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Harold Bate's Chicken Powered (Methane) Car | Methane

Solution to Pollution | Electricity from Manure Gases | Generate Power from Garbage



It's been a wild, exciting ride... but our blindly wasteful squandering of the planet's fossil fuels will soon be a thing of the past. In the United States alone (the worst example, perhaps, but not really unusual among "modern" nations), every man, woman and child consumes an average of three gallons of oil each day. That's well over two hundred billion gallons a year.

If we continue burning off petroleum at only this rate -- which isn't very likely since population is climbing and the big oil companies remain chained to "sell-more-tomorrow" economics -- experts predict the world will run out of refineable oil within (are you ready for this? } 30 years. 

So where does that leave us? Well, number one, we obviously must get serious about population control and per capita consumption of power and, number two, if we don't want to see brownouts and rationing of the power we do use, we'd better start looking around for ecologically-sound alternative sources of energy. 

And there are alternatives. One potent reservoir that's hardly been tapped is methane gas. 

Hundreds of millions of cubic feet of methane -- sometimes called "swamp" or bio-gas -- are generated every year by the de- composition of organic material. It's a near-twin of the natural gas that big utility companies pump out of the ground and which so many of us use for heating our homes and for cooking. Instead of being harnessed like natural gas, however, methane has traditionally been considered as merely a dangerous nuisance that should be gotten rid of as fast as possible. Only recently have a few thoughtful men begun to regard  methane as a potentially revolutionary source of controllable energy.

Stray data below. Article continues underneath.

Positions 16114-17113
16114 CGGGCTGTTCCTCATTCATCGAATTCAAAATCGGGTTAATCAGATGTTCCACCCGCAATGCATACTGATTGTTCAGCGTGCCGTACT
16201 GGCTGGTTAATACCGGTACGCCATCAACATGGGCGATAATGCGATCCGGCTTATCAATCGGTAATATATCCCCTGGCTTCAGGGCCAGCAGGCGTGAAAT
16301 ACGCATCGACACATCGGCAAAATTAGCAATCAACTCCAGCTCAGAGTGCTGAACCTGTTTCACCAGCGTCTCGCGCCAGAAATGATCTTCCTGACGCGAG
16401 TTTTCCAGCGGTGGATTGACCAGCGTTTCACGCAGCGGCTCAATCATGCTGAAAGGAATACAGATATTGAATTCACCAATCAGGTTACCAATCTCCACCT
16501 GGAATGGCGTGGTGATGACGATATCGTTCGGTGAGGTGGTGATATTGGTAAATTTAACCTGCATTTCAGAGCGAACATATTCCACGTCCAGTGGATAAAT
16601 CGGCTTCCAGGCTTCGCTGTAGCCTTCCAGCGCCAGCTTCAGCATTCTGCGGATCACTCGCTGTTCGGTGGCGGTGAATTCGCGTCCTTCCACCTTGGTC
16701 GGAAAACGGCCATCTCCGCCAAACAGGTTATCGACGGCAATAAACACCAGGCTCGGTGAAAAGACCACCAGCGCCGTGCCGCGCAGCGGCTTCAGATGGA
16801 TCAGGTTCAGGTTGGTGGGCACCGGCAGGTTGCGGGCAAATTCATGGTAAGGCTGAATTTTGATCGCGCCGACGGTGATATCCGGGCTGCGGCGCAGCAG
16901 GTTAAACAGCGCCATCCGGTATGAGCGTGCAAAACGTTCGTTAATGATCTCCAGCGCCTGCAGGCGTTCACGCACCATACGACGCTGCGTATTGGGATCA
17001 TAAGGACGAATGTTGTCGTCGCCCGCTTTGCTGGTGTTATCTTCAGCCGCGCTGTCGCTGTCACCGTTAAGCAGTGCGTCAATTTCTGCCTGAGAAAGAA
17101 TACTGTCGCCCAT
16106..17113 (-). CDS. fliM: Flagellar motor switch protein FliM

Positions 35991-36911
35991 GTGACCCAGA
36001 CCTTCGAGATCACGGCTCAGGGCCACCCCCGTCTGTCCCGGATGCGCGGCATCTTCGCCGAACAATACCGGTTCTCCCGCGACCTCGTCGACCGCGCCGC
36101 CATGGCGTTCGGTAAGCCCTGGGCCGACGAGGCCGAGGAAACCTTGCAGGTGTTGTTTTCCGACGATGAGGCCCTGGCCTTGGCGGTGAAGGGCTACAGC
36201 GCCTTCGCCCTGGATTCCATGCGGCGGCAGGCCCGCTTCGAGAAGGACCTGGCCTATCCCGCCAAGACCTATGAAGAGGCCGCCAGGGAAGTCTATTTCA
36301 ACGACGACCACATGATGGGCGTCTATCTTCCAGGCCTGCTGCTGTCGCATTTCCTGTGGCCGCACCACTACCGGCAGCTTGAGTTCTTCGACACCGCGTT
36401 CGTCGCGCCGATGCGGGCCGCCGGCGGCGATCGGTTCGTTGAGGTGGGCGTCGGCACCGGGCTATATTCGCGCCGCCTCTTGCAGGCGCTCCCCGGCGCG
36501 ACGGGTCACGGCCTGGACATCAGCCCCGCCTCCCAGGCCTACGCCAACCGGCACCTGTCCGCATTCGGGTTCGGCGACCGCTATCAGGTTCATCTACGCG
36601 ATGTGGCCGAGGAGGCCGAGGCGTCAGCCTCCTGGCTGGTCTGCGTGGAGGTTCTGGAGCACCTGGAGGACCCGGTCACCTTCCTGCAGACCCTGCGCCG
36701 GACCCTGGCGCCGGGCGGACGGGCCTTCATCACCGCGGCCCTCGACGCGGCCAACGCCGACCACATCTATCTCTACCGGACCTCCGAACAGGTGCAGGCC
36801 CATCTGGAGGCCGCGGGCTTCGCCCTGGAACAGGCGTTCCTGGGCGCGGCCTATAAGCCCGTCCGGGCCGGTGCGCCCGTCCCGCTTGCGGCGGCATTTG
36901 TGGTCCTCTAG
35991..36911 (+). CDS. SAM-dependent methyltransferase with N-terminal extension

One such man is Ram Bux Singh, director of the Gobar Gas Research Station at Ajitmal in northern India. Although some basic research into methane gas production was done in Germany and England during World War II's fuel shortages, the most active exploration of the gas's potential is being done today in India. 

And with good reason. Population pressure has practically eliminated India's forests, causing desperate fuel shortages in most rural areas. As a result, up to three-quarters of the country's annual billion tons of manure (India has two cows for every person) is burned for cooking or heating. This creates enormous medical problems -- the drying dung is a dangerous breeding place for flies and the acrid smoke is responsible for widespread eye disease -- and deprives the country's soil of vital organic nutrients contained in the manure. 

The Gobar (Hindi for "cow dung") Gas Research Station -- established in 1960 as the latest of a long series of Indian experimental projects dating back to the 1930's -- has concentrated its efforts, as the name suggests, on generating methane gas from cow manure. At the station, Ram Bux Singh and his co- workers have designed and put into operation bio-gas plants ranging in output from 100 to 9,000 cubic feet of methane a day. They've installed heating coils, mechanical agitators and filters in some of the generators and experimented with different mixes of manure and vegetable wastes. Results of the project have been meticulously documented and recorded.